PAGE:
Mar tech deal activity is also fueled by new players like management consultancies and technology companies entering the space with a long-term brand focus in mind.
In Q1 2016, IBM acquired Resource/Ammirati, an agency that focuses on brand experience and design. Deloitte, McKinsey, Accenture and PricewaterhouseCoopers have built out billion-dollar agencies, partly by acquiring creative shops that help them build long-term brand experiences.
“Advertising isn’t the point,” Geffs said. “The brand is the point. Advertising is one tool – and probably nowhere near the most important tool – in conveying that experience. They’re all moving toward, how do you design the experience of a brand and how do all the other pieces and parts, including advertising, support that?”
Mar tech also has a stronger business model: SaaS-based pricing keeps customers on board for the long haul, while ad tech is dependent on how much a client chooses to spend per month.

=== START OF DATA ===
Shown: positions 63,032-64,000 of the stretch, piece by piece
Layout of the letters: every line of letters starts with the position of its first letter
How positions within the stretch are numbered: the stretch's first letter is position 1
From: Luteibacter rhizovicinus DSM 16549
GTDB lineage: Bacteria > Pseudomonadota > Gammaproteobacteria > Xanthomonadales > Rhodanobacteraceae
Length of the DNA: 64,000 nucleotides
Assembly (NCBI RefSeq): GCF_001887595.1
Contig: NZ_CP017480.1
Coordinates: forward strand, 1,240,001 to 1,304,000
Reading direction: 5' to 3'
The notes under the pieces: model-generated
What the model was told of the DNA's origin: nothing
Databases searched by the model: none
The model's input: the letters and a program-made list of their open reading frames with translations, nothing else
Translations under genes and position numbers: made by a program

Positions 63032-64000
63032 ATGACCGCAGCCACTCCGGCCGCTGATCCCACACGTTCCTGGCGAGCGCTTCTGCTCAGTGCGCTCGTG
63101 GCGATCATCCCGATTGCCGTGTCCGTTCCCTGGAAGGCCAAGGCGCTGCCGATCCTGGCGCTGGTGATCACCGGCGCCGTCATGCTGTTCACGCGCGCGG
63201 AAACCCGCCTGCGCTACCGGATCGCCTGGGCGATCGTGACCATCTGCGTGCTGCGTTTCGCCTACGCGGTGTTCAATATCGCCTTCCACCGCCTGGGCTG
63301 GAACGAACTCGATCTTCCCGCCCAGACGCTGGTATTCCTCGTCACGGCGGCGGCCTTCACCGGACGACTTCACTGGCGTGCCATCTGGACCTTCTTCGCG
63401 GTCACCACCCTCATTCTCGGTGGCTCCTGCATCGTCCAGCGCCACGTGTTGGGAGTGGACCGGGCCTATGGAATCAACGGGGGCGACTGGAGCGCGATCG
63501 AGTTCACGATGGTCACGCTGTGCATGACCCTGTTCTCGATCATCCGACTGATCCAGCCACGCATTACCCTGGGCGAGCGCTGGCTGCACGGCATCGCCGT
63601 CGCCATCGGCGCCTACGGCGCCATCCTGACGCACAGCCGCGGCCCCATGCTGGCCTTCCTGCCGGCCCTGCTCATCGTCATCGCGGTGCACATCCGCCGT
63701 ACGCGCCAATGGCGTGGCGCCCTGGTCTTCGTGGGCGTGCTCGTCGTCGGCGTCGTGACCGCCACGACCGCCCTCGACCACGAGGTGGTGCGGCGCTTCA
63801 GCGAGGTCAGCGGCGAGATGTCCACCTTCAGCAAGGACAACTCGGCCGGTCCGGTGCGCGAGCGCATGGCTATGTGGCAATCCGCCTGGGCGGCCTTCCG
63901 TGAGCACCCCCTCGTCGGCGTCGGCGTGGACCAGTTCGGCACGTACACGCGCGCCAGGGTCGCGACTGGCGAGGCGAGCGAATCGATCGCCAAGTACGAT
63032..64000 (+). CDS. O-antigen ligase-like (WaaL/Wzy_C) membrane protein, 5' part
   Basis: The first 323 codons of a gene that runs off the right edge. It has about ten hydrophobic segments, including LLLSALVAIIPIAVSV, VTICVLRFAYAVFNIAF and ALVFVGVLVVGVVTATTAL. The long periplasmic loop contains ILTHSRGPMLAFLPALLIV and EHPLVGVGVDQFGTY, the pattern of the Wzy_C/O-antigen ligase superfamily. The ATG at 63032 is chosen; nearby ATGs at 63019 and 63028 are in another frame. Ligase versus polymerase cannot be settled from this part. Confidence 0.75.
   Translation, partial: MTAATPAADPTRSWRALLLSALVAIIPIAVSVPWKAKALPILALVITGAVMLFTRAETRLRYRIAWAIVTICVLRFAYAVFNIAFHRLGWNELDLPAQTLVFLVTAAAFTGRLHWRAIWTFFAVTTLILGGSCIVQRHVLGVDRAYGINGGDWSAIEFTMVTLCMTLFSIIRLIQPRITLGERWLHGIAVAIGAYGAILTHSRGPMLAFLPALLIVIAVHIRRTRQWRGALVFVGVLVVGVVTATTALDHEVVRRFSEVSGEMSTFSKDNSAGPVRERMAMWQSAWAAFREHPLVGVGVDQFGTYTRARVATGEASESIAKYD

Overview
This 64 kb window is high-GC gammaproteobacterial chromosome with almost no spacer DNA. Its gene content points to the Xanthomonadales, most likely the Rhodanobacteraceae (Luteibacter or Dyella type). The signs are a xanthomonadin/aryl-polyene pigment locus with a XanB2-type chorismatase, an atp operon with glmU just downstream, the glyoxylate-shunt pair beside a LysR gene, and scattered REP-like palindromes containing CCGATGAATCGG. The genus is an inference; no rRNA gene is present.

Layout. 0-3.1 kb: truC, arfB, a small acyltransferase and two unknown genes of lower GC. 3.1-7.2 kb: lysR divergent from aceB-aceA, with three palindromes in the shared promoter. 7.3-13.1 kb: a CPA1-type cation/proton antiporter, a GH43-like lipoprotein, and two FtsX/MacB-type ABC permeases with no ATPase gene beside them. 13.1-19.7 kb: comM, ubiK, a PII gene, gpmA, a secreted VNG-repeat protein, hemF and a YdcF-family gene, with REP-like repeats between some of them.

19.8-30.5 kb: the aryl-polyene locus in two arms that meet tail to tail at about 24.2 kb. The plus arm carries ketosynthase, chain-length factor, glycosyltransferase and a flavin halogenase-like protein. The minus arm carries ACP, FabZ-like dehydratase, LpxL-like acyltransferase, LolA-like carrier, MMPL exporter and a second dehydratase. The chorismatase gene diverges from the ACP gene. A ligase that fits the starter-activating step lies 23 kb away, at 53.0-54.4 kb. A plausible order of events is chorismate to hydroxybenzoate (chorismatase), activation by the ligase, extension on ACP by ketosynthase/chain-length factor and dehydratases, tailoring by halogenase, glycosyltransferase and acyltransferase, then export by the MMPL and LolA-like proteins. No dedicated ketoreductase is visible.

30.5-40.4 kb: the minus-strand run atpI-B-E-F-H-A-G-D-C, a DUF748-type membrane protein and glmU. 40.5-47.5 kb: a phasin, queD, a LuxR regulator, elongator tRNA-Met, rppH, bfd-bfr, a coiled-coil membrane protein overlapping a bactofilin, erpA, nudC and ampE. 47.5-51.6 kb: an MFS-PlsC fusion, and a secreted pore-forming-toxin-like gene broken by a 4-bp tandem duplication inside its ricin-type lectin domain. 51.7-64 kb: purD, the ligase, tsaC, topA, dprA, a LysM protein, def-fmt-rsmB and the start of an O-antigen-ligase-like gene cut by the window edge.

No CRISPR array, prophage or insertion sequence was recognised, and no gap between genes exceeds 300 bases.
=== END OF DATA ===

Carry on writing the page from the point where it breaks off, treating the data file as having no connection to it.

And with mar tech, ROI is directly observable – customers give their personal information in exchange for some type of reward, and the success of that relationship is measureable. In ad tech, fee transparency related to programmatic makes it difficult to understand what actually goes into a buy.
However, ad tech isn’t completely stagnant, as shown by the above numbers. And as the industry continues to chip away at issues like viewability and fraud, deal activity will rise in the space, Geffs said.
Petsky Prunier also saw a strong period for mar tech deals in 1H16, according to its M&A activity summary released Thursday. Deal activity value among mar tech companies reached $16.4 billion, up 88% from last year’s $11.2 billion, while digital advertising saw total deal value at $3.9 million, down from $5.17 million last year.